I started off with a basic question : Why would you feel hatred towards someone? Because you let them hurt you. You took the stimulus, validated it and out of that came a response, which is came to be : What you said is making me angry.

If we accept someones behavior or verbal language we probably value them. And that’s how hatred starts manifesting itself. You hate someone because you have an emotional investment in them and that you accepted what they did to you.

Once we have validated their act, we can turn to hatred as a defense mechanism. And how is that linked with fear? Well, in order to limit the amount of hurt coming towards us, we hate to stop any other amount of hurt coming in, which is based out of a fear for further pain.

There we have it. Hate is just another fear-based emotion. Mind you, it’s easy to observe and talk about past events rationally, but it takes tremendous force to evaluate our response to reverse the hate we may have in a given situation. To realize that the hate is not helping us that it is simply fuel for more arguments. Which is okay, we are usually better at picking up valuable lessons from bad things than good things. So let’s not be too per-occupied if we go down a negative path, because in the right mindset, it is an opportunity for exponential growth. Let’s just try not to repeat patterns that make our lives miserable.

Reminds me of The Bhagavad Gita: The Path of Consecrated Action.

Reminds me of The Bhagavad Gita: The Path of Consecrated Action. Although I must object when it comes to visions of greatness. As long as we know they are simply visualizations, they are good reminders of why we do things these “little actions” and procure a sense of direction. As they say, focus on the leaf and you forget about the tree, focus on the tree and you forget about the forest…

Value over Attitude and Behavior

Say you are on a boat. It’s a living hell outside. The weather became unpredictably bad, the boat started rocking and all you could think of is “Were doomed!”.

An experienced sailor may look at signs or make preparations that lend him a better chance to survive the storm. Once he has done his best, he would find something stable to hold unto. In common cases, unexperienced folks on a boat will immediately seek shelter and stability.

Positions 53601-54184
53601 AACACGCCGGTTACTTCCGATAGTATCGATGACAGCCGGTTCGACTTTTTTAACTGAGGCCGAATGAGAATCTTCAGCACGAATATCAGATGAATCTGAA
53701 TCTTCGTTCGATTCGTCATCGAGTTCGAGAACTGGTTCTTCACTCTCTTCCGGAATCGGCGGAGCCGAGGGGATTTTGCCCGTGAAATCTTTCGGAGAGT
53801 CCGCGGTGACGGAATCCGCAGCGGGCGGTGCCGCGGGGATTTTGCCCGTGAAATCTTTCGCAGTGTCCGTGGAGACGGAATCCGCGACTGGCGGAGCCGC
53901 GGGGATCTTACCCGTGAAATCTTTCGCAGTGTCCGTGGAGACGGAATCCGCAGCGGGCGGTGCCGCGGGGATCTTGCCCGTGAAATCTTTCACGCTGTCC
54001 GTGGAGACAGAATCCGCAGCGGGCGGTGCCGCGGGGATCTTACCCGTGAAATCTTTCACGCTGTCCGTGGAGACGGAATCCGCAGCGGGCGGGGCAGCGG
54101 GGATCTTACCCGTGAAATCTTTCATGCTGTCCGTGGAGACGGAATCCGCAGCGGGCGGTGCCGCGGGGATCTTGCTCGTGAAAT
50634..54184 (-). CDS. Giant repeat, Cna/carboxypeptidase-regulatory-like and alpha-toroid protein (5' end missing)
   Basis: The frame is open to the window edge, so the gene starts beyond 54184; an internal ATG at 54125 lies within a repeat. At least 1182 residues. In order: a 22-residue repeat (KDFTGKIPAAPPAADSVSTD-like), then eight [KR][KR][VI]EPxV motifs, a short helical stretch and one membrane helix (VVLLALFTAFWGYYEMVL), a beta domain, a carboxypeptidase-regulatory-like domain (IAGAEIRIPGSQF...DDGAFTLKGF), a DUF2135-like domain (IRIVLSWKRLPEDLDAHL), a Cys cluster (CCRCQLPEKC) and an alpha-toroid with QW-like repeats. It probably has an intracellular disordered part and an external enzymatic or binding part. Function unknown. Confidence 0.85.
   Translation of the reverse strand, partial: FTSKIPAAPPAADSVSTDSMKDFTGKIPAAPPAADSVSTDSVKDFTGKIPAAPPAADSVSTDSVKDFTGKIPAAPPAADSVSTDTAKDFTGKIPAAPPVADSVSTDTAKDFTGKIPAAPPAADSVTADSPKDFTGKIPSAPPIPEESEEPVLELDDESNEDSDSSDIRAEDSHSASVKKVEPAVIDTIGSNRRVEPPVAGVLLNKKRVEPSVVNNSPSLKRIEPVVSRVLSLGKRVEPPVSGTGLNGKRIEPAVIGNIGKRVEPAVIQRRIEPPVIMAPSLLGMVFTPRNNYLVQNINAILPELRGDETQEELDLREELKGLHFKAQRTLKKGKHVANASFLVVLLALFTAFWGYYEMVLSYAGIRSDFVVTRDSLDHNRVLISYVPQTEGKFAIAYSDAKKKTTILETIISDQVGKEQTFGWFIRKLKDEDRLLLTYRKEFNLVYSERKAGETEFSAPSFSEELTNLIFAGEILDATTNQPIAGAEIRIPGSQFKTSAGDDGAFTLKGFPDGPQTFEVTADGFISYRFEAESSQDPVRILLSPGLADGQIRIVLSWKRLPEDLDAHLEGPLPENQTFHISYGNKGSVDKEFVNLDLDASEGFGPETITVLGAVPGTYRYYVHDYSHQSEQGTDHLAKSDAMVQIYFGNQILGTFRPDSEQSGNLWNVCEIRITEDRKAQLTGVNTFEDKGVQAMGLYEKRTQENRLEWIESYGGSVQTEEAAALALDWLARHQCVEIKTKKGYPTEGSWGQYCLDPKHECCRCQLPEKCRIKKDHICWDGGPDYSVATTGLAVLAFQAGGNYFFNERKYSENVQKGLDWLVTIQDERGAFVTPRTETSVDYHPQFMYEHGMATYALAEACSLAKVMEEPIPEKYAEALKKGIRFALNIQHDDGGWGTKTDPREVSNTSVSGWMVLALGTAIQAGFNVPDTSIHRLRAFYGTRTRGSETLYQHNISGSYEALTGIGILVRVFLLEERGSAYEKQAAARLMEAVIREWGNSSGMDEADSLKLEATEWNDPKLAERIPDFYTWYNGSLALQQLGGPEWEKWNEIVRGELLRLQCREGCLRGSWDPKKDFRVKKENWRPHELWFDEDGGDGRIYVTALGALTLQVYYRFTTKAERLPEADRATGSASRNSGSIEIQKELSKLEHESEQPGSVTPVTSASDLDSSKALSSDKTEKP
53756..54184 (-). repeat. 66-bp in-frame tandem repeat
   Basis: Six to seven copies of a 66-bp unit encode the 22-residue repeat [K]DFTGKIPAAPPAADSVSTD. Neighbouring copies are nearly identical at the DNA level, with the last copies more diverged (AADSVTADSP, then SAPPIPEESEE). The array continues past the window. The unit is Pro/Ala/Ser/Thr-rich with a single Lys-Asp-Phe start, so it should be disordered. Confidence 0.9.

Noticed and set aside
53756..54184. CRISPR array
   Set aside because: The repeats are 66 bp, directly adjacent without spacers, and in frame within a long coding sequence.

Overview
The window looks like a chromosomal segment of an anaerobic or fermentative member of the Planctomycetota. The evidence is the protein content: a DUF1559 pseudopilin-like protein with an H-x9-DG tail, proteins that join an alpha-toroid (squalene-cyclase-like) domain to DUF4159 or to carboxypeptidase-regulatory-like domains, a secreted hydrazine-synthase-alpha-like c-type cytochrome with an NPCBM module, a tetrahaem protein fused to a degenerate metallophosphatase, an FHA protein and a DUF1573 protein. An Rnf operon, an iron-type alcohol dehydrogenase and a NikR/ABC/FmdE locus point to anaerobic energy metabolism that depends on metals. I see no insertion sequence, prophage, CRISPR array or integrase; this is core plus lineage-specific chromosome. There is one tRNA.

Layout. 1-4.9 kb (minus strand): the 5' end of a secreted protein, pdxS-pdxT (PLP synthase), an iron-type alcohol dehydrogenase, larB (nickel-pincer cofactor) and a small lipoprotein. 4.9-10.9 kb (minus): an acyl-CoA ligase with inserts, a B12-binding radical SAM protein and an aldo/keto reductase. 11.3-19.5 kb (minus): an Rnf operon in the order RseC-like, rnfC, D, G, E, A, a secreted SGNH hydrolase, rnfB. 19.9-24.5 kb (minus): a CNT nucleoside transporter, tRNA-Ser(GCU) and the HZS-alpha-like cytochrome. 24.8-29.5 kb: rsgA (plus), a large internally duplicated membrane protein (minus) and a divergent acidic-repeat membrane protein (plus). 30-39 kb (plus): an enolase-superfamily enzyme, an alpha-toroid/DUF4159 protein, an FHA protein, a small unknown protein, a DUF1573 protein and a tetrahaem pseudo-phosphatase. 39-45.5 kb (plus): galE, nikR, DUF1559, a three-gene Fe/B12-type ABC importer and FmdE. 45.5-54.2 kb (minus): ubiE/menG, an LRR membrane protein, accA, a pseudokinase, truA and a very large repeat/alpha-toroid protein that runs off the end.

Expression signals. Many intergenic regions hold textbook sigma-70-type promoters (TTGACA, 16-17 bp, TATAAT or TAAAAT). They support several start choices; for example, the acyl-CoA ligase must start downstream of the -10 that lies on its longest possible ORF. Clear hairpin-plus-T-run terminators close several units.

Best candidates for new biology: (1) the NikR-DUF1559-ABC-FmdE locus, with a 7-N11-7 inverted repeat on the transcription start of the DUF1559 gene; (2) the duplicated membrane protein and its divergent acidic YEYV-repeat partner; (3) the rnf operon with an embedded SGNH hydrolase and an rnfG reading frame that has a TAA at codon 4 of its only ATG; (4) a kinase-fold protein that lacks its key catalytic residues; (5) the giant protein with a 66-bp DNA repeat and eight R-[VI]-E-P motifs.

What does this tell us about life? That we seek stability. Even in a crisis, unless we have convincing signs that can help us avoid a dramatic event that may cause us pain, our best bet is to hold on and ride out the waves rushing towards us.

Now it is obvious, in the boat scenario you will hold unto the mast or the solid structures that are immediately close to you. In our heads things are a little different.

Because of poor intuition, a narrow view or hasty judgment, we seem to try and hold unto what is immediately obvious. These are our attitudes and behaviors. It is easy to recognize a reactive or frantic individual. It is also easy to recognize our bad moves and our good moves; right now or twenty years ago. We would like to shift our perspective and bring some kind of consistency into our system.

When we talk about consistency we mean carrying our own social weather. We act diligently in good or bad weather. We are value-driven.

We can all enumerate a list of values, but their are over 300 of them. It’s overwhelming to think of all of them. It would be a better idea to figure out principles that back us up instead. Then the values will flow out naturally without our need to constantly supervise every move. No one likes interactions with a control-freak. Especially when this freak is our own mind.

One of those principles, which in our opinion is fundamental is something that Viktor Frankl[*] came up with. It is called the last human freedom. Which exposes that between what happens to us and our answer to what happens to us; man has the freedom to make a choice.

Other important principles exist, but this article is concerned with bringing awareness to the prerequisites; which can help us become more stable and naturally make us more dependable within our relationships and other areas of life.

[*] Man’s Search for Meaning, Frankl, Viktor E.